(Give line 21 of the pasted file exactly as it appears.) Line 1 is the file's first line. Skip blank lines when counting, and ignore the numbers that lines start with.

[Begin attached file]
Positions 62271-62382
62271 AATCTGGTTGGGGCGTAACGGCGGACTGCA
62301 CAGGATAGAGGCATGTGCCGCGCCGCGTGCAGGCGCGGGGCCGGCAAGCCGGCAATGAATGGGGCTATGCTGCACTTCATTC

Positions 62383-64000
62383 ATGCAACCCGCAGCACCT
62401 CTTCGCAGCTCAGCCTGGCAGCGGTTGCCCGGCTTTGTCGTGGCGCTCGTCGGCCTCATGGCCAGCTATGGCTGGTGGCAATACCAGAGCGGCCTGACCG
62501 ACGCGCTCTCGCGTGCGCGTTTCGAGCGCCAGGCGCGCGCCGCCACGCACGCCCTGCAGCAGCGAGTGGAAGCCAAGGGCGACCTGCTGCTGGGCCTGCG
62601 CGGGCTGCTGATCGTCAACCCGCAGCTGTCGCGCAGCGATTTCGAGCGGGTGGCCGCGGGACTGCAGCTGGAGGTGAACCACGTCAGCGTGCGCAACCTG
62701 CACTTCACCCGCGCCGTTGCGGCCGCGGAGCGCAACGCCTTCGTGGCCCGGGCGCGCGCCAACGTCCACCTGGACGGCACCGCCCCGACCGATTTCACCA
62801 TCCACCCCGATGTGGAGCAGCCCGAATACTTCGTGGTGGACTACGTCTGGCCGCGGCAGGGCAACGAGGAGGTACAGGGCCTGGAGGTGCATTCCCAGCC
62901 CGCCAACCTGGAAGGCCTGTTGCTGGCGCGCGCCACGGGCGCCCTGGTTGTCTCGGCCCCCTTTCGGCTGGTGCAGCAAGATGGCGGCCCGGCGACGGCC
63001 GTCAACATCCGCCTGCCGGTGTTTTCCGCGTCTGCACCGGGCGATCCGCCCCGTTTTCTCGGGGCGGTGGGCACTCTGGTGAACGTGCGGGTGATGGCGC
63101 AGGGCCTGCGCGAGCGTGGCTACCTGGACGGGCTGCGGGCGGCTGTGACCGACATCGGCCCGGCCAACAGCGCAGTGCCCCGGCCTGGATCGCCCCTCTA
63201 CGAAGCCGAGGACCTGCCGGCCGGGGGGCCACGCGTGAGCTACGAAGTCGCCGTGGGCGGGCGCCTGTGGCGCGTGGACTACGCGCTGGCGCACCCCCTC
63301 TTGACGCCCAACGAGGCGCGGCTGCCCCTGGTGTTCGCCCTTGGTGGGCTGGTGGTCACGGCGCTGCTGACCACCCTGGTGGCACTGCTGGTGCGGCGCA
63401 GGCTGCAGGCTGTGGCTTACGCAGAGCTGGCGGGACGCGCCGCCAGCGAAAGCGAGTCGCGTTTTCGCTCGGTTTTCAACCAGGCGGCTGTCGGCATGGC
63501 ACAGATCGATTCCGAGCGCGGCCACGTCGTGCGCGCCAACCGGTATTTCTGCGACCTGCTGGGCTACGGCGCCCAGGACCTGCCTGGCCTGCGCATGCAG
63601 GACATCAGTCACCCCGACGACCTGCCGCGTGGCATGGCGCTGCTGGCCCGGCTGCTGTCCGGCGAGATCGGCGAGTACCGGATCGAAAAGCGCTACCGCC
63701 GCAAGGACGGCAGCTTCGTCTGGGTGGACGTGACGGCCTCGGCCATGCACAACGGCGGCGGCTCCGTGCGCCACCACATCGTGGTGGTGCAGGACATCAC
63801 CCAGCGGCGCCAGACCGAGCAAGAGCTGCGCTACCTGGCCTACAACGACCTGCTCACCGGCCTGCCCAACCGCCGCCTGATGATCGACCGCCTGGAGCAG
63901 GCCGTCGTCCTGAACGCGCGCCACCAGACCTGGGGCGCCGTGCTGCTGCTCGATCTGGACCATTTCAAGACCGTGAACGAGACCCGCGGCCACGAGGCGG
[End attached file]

63901 GCCGTCGTCCTGAACGCGCGCCACCAGACCTGGGGCGCCGTGCTGCTGCTCGATCTGGACCATTTCAAGACCGTGAACGAGACCCGCGGCCACGAGGCGG